Op-ed: Privacy considerations to keep in mind with Amazon's Halo

Op-ed: Privacy considerations to keep in mind with Amazon's Halo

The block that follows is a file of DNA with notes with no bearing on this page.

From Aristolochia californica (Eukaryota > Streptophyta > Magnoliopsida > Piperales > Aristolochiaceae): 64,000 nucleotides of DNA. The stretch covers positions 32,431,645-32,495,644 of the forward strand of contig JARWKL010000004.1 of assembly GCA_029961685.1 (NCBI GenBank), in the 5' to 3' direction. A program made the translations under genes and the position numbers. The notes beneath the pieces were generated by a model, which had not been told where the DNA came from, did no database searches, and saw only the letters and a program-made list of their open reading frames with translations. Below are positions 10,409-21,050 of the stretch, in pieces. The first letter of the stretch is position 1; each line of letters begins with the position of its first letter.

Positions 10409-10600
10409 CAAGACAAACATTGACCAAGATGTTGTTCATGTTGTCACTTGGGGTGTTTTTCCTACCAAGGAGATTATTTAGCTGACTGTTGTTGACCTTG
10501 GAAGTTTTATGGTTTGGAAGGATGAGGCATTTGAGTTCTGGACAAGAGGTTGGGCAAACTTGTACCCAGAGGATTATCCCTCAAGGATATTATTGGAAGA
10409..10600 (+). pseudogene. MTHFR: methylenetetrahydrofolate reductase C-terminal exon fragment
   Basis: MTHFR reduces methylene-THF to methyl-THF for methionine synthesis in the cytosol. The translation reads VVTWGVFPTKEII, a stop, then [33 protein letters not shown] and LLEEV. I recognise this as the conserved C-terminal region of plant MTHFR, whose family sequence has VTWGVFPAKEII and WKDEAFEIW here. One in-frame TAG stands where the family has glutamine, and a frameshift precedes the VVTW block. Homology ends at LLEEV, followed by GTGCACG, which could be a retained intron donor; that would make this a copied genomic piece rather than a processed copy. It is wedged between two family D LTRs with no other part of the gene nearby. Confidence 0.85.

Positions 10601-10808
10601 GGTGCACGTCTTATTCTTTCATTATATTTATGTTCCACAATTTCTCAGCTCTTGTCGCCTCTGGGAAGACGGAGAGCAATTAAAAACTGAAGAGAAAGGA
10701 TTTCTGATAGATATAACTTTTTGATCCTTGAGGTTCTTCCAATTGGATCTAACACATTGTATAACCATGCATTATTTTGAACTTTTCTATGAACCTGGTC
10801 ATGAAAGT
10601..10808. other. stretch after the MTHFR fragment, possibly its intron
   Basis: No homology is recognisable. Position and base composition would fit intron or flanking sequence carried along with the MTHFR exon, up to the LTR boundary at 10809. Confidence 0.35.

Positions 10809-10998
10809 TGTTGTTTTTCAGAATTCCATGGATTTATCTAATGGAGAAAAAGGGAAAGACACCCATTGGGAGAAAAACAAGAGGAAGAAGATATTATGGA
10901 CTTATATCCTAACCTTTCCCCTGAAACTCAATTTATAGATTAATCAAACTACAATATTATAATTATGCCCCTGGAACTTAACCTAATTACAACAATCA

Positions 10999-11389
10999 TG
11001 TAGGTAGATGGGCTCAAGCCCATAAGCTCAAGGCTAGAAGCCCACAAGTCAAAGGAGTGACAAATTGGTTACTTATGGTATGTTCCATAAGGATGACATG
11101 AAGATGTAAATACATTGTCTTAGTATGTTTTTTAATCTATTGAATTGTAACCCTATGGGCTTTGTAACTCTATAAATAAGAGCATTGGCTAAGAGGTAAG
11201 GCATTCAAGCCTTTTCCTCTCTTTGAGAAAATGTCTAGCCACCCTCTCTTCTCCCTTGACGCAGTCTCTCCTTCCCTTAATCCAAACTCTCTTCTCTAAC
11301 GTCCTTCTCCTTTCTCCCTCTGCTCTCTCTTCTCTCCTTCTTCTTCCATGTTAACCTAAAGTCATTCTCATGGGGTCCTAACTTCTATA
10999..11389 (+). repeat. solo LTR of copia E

Amazon Halo accessory bandsSource: AmazonThis weeks launch of the Amazon Halowearable represents a critical new entrant not only into the health-tech wearable industry, but also into the broader health care ecosystem.Amazons Halo will compete with Fitbit and Apple Watch, and start-ups like the Oura Ring. But the device not only allows customers to track things like exercise and sleep, which are common in fitness wearables, but can also track emotional changes by listening to the wearers tone of voice and can present a 3D body image with a body fat percentage.In aparallel announcement, one of the largest electronic medical record companies,Cerner Corporation, said that users of the Halo device will have the option to upload information collected by the device to their physicians Cerner health record, beginning with the Sharp Health System in San Diego.These developments potentially represent a step forward for physicians to make use of health data that patients generate on their own.But the new functionality of Halo also raises new privacy implications, which Ive spent my career focused on, both at private companies and at the federal government. A company that has changed our expectations around convenience and personalized recommendations will now be selling a device and membership to collect some of the most intimate health details of a persons life. And much of the conversation in the wake of Thursdays announcement has rightly centered on trust as Amazon makes a more direct entry into consumer health care.So going forward, the company would be well-served to keep several key topics in mind:No standard rules for data collection from wearablesIn 2016, the Office of the National Coordinator for Health IT (ONC) the federal government team responsible for health and informatics policy development delivered a report to Congresshighlighting basic legal gaps in consumer protection collected via fitness trackers, compared to devices and systems governed by the rules governing privacy known as HIPAA.I was formerly the Chief Privacy Officer of ONC at the time, and worked on this report.Currently, neither Amazon, nor Apple, nor any other retail fitness tracker is required by federal law to maintain any particular privacy standard. (California residents may benefit, though, from the California Consumer Privacy Act.) This is an important point.

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